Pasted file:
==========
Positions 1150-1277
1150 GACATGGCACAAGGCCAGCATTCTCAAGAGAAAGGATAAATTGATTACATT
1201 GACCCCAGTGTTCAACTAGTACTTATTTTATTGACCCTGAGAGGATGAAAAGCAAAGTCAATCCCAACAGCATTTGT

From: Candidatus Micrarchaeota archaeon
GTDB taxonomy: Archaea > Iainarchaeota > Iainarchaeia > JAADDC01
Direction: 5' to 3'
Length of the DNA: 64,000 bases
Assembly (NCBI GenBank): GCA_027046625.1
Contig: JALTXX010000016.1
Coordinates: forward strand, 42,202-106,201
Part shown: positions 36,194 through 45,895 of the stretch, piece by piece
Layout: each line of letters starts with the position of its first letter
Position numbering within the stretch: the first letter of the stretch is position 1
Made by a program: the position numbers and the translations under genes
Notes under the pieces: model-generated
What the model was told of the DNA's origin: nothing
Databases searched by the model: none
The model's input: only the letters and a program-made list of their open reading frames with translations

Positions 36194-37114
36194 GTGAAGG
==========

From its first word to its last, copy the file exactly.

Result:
Positions 1150-1277
1150 GACATGGCACAAGGCCAGCATTCTCAAGAGAAAGGATAAATTGATTACATT
1201 GACCCCAGTGTTCAACTAGTACTTATTTTATTGACCCTGAGAGGATGAAAAGCAAAGTCAATCCCAACAGCATTTGT

From: Candidatus Micrarchaeota archaeon
GTDB taxonomy: Archaea > Iainarchaeota > Iainarchaeia > JAADDC01
Direction: 5' to 3'
Length of the DNA: 64,000 bases
Assembly (NCBI GenBank): GCA_027046625.1
Contig: JALTXX010000016.1
Coordinates: forward strand, 42,202-106,201
Part shown: positions 36,194 through 45,895 of the stretch, piece by piece
Layout: each line of letters starts with the position of its first letter
Position numbering within the stretch: the first letter of the stretch is position 1
Made by a program: the position numbers and the translations under genes
Notes under the pieces: model-generated
What the model was told of the DNA's origin: nothing
Databases searched by the model: none
The model's input: only the letters and a program-made list of their open reading frames with translations

Positions 36194-37114
36194 GTGAAGG